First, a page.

Currently, the government share of all multifamily mortgage debt outstanding is 43 percent, an all-time high. Fannie and Freddie combined have a 36 percent share, also an all-time high. Even after the net disinvestment by the private sector, the private sector still holds 57 percent of multifamily MDO.

The lender group shares of total multifamily MDO have varied considerably over time. For example, the government share of MDO has averaged 28 percent from 1950 to the present. Its lowest share was 19 percent in 1967, while the highest was 44 percent in 2011. There have also been variations in the different government sub-sectors. The FHA-insured share of multifamily debt reached its peak in 1951 at 32 percent; the all-time low was in 2008 at 7 percent; and by 2012, it had only recovered to 9 percent. Fannie and Freddie only showed up on the radar screen in the 1970s; their combined share reached an all-time high of 34 percent in 2012.

The Commercial Market Comparison
There are neither institutions in the commercial mortgage market that correspond to Freddie Mac and Fannie Mae nor anything comparable to FHA. While there is a federal “backstop” for the banking industry in the form of the Federal Reserve, federal deposit insurance and considerable regulation of banks, S&Ls and insurance companies, none of that is specific to the commercial mortgage market, making the commercial debt market a little more volatile by comparison.

The commercial and multifamily debt markets are each subject to a variety of influences.Some are specific to each sector, which is why they don’t always move in tandem. Commercial mortgage debt was somewhat insulated from the big drop that multifamily debt experienced in the early 1980s recession—although the two sectors fell by the same percentage in the early 1990s. Moreover, the peak growth rates for each sector in the previous decade occurred in different years. In the Great Recession, however, commercial mortgage debt fell more sharply than multifamily debt and is still declining albeit at a slower rate. It is still 15 percent below its previous peak while multifamily mortgage debt bottomed out in 2Q 2011 and is now higher than its previous peak.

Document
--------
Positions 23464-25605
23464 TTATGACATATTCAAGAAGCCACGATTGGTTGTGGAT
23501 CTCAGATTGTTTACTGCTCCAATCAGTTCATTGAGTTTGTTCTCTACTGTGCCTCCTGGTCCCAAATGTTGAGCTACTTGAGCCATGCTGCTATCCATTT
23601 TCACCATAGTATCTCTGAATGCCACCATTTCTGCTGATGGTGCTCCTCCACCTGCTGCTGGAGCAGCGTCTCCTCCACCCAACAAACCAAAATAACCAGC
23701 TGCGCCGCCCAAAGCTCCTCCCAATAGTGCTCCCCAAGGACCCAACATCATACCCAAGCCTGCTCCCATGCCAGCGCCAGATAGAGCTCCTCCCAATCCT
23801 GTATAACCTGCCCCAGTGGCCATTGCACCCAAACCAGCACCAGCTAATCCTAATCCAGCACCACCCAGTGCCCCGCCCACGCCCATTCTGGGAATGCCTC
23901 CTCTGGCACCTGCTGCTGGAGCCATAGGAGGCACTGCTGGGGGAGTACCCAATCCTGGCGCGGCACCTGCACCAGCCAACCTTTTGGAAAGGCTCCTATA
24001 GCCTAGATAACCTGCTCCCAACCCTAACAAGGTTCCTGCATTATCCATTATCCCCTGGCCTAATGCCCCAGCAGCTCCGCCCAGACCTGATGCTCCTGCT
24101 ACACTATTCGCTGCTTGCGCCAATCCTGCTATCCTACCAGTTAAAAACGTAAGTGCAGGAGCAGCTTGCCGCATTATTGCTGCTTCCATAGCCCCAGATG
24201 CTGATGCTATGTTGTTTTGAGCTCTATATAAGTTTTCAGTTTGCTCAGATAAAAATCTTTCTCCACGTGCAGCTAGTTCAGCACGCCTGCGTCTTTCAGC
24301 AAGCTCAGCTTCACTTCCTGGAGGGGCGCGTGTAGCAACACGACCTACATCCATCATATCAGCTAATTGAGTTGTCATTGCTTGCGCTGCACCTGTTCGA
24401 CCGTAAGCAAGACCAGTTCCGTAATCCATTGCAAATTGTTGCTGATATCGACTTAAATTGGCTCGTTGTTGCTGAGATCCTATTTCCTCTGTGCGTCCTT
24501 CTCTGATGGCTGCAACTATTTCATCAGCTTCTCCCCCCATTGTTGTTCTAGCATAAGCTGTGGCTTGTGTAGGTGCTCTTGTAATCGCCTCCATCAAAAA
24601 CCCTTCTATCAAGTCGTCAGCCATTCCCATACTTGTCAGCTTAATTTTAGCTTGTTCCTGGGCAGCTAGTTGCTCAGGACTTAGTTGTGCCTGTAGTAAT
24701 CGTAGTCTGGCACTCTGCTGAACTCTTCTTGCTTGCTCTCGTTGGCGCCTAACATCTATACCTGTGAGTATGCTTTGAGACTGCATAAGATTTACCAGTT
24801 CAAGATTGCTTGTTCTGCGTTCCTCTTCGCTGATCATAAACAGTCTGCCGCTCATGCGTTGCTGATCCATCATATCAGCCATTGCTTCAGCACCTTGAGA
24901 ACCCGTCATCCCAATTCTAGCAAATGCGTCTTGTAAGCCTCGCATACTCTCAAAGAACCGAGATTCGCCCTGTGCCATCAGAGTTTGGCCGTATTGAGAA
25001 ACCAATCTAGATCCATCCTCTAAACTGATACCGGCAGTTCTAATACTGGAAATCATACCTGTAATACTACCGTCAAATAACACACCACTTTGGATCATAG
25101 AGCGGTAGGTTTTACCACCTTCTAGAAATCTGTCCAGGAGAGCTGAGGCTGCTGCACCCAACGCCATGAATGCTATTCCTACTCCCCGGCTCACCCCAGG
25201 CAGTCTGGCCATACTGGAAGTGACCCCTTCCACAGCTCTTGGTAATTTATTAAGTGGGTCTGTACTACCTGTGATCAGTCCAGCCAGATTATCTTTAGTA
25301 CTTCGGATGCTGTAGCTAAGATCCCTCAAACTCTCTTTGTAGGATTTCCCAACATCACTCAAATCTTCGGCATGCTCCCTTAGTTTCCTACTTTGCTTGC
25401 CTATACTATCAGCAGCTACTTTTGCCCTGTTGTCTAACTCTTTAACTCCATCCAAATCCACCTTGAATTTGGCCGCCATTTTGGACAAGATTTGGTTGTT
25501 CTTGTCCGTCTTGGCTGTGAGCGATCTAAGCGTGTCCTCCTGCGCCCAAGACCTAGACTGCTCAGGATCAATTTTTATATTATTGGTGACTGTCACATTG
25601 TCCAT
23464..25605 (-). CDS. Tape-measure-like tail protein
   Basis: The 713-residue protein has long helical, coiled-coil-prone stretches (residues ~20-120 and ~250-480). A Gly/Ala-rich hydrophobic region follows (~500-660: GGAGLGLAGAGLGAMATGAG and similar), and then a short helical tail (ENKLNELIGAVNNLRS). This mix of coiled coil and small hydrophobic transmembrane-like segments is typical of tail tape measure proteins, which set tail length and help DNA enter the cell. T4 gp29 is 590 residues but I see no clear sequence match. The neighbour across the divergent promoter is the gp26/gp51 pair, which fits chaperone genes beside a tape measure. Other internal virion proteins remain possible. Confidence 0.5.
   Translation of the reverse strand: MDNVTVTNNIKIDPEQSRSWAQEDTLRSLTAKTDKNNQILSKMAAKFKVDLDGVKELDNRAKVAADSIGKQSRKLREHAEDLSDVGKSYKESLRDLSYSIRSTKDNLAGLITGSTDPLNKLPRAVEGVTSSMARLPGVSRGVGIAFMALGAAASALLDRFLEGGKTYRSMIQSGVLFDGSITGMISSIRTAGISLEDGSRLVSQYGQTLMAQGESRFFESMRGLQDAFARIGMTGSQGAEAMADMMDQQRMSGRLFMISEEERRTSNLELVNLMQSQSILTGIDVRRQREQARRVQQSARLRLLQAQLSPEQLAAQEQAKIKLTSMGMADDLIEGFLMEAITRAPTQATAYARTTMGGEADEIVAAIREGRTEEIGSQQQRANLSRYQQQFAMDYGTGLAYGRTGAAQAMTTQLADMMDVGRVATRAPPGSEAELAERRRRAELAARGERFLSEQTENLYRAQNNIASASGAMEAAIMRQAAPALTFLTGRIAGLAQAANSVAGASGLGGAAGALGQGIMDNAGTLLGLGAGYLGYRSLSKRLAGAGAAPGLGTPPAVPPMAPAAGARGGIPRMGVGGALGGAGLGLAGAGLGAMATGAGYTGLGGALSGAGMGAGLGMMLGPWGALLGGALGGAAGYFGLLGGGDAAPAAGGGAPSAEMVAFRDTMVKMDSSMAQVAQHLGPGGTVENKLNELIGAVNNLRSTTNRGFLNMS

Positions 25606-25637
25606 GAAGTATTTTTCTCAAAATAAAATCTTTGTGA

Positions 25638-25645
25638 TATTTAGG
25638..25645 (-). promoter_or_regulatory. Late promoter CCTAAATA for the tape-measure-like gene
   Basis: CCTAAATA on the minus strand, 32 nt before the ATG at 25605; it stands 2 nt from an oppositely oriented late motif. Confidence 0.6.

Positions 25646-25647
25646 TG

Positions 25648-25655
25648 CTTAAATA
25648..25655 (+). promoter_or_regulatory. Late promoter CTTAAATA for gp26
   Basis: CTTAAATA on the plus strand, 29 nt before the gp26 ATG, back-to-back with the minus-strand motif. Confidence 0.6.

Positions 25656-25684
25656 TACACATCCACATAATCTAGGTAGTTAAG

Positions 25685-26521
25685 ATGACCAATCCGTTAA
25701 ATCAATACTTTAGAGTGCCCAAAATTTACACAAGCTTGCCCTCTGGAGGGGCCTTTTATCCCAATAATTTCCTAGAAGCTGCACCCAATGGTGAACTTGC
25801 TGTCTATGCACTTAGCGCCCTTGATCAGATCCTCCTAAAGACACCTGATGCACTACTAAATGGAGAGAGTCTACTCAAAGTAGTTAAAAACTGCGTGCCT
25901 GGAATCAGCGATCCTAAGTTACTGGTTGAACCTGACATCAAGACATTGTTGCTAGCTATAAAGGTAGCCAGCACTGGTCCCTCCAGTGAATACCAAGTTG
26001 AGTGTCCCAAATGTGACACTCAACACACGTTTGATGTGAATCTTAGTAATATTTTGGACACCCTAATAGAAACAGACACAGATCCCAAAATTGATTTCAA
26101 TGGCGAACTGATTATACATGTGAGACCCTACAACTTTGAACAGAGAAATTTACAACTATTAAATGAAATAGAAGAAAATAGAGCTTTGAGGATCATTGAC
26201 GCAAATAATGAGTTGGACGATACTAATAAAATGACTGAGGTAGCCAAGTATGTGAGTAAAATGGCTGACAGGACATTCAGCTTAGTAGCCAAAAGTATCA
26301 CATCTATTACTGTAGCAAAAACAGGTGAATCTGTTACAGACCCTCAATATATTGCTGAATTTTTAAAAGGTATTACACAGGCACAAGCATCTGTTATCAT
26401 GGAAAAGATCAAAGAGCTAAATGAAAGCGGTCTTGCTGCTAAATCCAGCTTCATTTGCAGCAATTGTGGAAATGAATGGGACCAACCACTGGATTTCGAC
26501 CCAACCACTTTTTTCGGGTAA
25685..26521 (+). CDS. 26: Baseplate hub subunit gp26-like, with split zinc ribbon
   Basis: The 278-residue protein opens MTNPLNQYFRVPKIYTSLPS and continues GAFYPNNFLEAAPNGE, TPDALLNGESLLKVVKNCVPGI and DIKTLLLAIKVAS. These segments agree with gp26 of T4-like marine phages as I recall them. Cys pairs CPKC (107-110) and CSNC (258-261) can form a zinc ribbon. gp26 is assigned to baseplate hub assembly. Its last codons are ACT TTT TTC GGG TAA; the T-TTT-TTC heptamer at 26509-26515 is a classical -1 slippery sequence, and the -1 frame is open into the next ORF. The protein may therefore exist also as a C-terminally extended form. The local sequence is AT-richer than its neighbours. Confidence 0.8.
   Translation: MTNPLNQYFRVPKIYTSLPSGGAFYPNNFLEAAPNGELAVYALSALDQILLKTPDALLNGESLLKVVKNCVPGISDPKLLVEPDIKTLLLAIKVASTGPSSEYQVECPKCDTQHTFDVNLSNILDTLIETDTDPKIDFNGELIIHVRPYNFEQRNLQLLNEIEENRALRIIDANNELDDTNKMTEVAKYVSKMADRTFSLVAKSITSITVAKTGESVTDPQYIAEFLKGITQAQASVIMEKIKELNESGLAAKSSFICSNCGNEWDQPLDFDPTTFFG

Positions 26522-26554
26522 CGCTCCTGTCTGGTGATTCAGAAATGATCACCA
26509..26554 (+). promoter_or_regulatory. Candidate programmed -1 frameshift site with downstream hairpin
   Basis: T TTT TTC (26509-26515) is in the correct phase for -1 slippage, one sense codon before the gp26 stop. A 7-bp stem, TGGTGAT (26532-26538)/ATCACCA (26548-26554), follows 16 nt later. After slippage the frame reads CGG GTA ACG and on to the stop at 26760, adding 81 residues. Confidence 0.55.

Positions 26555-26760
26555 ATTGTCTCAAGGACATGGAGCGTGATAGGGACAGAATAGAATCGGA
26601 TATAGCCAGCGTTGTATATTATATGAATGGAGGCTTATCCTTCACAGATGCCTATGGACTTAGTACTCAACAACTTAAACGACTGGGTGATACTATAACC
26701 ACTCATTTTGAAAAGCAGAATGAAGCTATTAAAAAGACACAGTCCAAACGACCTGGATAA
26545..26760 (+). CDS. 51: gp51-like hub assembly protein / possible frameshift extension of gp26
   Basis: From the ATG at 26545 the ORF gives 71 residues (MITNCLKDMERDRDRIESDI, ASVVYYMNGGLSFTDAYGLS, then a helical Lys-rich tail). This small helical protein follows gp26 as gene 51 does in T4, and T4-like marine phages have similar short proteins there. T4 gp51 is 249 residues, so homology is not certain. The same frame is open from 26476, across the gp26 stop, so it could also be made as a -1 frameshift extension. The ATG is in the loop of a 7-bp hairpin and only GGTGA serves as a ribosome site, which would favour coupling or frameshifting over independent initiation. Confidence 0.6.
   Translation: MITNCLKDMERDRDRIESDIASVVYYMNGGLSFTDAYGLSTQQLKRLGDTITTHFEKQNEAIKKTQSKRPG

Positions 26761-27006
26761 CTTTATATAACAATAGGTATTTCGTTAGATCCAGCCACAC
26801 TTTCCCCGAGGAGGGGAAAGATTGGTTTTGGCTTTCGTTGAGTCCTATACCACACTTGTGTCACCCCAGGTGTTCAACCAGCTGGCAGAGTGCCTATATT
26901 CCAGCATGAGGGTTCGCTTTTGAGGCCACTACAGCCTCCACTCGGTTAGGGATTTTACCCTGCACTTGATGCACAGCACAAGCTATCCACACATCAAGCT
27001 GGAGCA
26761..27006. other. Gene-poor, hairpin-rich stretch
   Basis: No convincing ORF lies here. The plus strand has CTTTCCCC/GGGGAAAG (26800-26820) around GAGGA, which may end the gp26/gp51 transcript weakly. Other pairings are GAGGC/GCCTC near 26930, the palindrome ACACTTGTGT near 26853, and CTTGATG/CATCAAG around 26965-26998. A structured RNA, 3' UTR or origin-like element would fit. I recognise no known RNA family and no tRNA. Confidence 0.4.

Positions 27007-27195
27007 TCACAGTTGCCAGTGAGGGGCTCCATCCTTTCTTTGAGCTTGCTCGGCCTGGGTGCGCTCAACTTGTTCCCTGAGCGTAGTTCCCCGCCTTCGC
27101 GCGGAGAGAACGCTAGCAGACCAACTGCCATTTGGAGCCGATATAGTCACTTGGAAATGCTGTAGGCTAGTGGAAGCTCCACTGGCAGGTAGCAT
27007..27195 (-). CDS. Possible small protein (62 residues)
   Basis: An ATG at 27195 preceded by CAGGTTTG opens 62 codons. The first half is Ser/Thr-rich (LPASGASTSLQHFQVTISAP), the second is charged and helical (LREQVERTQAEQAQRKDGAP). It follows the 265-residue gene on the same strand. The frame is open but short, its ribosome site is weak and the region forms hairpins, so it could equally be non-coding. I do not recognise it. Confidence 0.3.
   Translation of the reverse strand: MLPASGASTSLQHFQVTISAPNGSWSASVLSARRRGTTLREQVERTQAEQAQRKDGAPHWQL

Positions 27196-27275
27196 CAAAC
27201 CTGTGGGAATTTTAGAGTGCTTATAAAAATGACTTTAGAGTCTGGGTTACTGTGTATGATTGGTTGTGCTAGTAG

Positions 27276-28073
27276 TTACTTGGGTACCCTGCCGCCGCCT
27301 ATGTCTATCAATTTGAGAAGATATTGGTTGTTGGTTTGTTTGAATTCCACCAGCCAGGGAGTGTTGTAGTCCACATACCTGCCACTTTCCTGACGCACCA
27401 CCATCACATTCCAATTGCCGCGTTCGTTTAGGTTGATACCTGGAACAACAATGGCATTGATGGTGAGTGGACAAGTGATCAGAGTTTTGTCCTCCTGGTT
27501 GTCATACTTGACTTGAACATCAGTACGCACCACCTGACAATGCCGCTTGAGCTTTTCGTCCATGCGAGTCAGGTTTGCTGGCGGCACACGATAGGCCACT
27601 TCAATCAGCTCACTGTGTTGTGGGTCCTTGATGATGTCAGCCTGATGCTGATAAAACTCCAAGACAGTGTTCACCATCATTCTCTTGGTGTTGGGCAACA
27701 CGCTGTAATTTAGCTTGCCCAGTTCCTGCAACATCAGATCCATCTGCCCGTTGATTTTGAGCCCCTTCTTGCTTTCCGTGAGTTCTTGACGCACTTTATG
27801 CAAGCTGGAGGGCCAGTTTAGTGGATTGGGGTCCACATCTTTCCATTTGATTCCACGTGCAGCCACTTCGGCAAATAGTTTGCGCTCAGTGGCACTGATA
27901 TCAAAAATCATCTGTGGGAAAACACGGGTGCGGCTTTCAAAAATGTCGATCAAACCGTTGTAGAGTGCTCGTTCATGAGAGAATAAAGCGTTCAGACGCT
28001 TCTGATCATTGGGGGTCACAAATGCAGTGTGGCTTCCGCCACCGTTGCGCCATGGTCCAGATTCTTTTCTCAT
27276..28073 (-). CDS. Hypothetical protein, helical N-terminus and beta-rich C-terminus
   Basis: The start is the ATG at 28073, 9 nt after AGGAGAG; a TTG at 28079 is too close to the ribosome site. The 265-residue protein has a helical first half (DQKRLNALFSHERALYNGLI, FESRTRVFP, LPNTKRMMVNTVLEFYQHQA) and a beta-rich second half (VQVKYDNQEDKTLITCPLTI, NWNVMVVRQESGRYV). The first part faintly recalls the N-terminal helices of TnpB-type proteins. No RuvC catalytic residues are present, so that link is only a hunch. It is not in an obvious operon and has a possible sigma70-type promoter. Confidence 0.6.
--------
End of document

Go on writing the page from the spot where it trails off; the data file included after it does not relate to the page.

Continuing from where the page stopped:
A number of reasons explain the better performance of the multifamily sector since the recession, including the increased popularity of apartment living in the aftermath of the bursting of the housing bubble. However, the stepped-up activity of the GSEs was crucial to counteract the withdrawal of mortgage credit by private lending groups even while the demand for apartment residences was surging.  

It’s too soon to say whether Congress will keep, replace or eliminate Fannie and Freddie as it looks to enact broad housing finance reform. Lacking is general agreement about the proper scope—if any—of government activity in the residential mortgage market, whether single-family or multifamily. At the same time, the urgency for reform may has been blunted somewhat by the fact the two enterprises are now sending net income to the Treasury, rather than drawing on Treasury funds to cover costs.

The financial market disruption five years ago made clear that when normal conditions break down, a government liquidity backstop is necessary for the market to continue to function smoothly. The disruption of the financial markets brought with it the effective shutdown of CMBS, as well as a withdrawal of mortgage credit by all other private lending groups. Without the GSEs or FHA, the residential mortgage market would presumably look a lot like the commercial mortgage market.

© National Multi Housing Council. All Rights Reserved.